It’s all about the money…
Let’s be honest, the game is expensive. A pack of 15 cards retails for $4. More often than not, most of the cards are not useful and a pre-built deck retails for around $25–50 and that deck is usually not up to par with what is being played at the stores. You can easily spend $100, $200, $300 and still have nothing to compete with but a hodgepodge of cards that get overrun by experienced players. This pipe dream gambling is a scam and keeps the game running at the expense of the novice and or rookie. Even if you do score a good card, some profiteers ruin the economy and stockpile the best cards that are on the reserved list. A famous case is Moat which shot up $100’s in price because of a notorious buyer holding all the copies.
Cards get lost, stolen, and damaged, like why are we playing with them?
Besides this is a trading card game, so it’s difficult for most to expose their collection to a dinner table or wherever you may be playing. This is why we ( Magic: The Gathering players ) always use player mats and protectors on the cards. This is not merely aesthetic but it’s like locking your house at night. Your money is at stake, and so is your collection, so now you have to invest even more into the game and sadly people steal cards. When they can resell rather easily for $100’s even $1000’s of dollars, it’s a real problem and they weigh almost nothing and are usually all combined in a nice binder. It’s a thief’s dream, not to even go into counterfeit cards and proxies.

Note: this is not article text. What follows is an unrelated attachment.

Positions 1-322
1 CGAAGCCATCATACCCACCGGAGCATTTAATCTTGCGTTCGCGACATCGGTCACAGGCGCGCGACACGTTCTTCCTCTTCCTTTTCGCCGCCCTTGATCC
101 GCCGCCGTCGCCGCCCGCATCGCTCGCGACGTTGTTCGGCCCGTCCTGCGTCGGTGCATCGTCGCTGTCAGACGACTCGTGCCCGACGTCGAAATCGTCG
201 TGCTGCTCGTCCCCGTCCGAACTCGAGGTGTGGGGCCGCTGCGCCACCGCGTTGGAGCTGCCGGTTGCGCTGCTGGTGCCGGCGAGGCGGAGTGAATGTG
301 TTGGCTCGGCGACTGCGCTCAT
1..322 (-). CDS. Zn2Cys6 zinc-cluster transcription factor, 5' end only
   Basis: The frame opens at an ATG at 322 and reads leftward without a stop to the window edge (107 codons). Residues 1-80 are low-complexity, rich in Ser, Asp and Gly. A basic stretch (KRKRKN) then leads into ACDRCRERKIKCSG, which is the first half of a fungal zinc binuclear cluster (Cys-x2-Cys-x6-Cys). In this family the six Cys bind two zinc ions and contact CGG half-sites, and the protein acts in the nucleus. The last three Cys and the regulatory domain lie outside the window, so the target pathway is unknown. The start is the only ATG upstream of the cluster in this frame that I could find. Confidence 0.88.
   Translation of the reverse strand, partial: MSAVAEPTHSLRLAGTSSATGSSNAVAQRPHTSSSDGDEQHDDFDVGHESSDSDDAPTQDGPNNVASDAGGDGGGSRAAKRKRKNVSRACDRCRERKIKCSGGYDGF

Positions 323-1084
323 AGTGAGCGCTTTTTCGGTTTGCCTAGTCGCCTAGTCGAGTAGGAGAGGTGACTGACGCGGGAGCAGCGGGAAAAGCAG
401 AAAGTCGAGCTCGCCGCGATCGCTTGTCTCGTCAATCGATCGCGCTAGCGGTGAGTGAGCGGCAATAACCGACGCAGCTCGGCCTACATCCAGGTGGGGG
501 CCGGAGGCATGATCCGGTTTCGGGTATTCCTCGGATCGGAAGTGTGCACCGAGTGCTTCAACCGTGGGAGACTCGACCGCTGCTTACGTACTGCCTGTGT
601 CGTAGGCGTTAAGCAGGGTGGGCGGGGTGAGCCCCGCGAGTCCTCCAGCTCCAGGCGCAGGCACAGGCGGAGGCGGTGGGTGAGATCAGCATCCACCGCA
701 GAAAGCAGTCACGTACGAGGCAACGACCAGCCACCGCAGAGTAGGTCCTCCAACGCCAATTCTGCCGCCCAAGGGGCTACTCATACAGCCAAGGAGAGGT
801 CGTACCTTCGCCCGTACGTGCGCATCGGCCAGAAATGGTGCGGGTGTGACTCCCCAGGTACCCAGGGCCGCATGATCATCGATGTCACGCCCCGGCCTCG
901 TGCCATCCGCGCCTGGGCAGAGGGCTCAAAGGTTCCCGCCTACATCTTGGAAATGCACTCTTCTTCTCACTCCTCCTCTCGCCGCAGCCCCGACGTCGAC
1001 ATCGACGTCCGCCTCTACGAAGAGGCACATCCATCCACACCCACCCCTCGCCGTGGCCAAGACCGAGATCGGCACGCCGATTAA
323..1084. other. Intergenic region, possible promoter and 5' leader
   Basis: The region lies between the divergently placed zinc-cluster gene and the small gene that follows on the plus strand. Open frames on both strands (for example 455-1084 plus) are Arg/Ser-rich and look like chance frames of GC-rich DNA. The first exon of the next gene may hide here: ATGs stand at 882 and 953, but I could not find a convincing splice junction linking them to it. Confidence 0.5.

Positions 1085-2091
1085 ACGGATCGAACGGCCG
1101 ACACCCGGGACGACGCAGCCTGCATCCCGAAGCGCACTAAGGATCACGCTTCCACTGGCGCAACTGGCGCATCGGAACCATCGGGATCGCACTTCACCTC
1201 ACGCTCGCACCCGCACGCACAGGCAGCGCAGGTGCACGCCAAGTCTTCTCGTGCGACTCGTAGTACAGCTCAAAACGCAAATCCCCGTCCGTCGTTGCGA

If you even like the game and play online that’s expensive.
The game can be ridiculously expensive and the cards you yield aren’t even real. The online community is almost entirely how you play the best decks around that are being played and then the limited environment lacks the real player concept. Fork over your cash, buy the good cards, and play against everyone else with the same decks or fork over your cash, play with random cards and yet have no sense of a real competition because the cards you chose were only semi random. You don’t get to learn all the intricacies of a draft, because you’re only drafting against yourself. The sealed pools are a little bit better, but again, they short change you on the # of cards and the distribution isn’t as random as a true sealed pool. Algorithms keep it from being too random, and this kind of kills the feel of a sealed pool. In paper, it can be much more exciting.
Yes, you should play and here’s why.
Community and socialization